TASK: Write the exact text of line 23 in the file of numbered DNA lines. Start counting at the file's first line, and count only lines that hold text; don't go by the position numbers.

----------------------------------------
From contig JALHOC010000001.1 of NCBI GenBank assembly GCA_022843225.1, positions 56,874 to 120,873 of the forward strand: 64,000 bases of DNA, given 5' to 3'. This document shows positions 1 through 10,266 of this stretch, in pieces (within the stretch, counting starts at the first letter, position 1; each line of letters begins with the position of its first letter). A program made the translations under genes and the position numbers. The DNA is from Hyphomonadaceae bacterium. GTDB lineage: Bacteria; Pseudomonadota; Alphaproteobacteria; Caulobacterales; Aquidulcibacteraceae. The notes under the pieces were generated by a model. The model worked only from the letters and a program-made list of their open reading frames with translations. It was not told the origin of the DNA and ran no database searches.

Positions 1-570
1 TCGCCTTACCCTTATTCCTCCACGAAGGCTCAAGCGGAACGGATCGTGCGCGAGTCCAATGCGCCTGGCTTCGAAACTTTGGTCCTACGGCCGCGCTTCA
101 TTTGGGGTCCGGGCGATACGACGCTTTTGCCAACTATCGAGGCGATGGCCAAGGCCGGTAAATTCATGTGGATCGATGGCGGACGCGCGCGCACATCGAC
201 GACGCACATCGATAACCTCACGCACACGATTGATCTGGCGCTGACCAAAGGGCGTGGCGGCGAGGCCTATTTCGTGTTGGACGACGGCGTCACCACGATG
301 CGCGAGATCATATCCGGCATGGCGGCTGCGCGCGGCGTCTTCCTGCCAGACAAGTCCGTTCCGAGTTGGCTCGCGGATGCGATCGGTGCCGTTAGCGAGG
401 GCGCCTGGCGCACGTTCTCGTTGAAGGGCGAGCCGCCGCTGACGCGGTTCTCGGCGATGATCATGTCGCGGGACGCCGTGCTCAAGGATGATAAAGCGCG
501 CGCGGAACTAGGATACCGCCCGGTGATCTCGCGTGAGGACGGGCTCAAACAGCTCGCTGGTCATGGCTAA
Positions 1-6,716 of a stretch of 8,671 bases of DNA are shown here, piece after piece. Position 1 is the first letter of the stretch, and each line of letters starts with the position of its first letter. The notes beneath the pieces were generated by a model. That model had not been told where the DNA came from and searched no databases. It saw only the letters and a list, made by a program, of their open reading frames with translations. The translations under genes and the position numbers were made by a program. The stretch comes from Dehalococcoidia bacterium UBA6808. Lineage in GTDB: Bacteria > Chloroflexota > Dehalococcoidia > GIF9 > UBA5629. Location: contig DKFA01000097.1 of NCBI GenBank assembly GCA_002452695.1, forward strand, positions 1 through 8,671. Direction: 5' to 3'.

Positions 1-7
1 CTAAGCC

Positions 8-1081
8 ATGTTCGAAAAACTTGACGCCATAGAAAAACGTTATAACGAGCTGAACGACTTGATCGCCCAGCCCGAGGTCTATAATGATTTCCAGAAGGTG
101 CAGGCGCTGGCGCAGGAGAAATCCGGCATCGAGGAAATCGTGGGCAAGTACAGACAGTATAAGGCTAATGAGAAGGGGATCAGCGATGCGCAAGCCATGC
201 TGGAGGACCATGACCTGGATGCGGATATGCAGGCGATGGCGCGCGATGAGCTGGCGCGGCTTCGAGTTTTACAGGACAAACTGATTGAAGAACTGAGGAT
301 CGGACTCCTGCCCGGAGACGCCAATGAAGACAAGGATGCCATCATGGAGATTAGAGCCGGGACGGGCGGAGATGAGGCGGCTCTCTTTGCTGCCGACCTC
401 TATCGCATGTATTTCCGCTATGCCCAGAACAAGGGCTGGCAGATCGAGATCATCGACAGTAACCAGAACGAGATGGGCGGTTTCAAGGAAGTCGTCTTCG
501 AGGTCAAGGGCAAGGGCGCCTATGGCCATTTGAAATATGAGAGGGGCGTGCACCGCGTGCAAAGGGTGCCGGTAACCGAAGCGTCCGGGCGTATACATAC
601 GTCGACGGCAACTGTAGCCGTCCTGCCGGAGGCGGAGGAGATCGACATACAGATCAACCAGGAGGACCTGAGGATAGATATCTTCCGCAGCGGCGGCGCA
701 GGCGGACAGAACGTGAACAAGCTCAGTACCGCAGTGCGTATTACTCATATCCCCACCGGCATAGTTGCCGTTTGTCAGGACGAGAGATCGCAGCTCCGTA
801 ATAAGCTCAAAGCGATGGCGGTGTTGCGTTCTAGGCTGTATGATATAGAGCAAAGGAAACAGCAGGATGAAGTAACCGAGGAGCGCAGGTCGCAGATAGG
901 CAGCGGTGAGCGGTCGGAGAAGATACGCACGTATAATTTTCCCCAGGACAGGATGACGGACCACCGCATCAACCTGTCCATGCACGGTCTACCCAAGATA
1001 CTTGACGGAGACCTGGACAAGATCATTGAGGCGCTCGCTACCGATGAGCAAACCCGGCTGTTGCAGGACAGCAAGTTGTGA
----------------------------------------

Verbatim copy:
1001 CTTGACGGAGACCTGGACAAGATCATTGAGGCGCTCGCTACCGATGAGCAAACCCGGCTGTTGCAGGACAGCAAGTTGTGA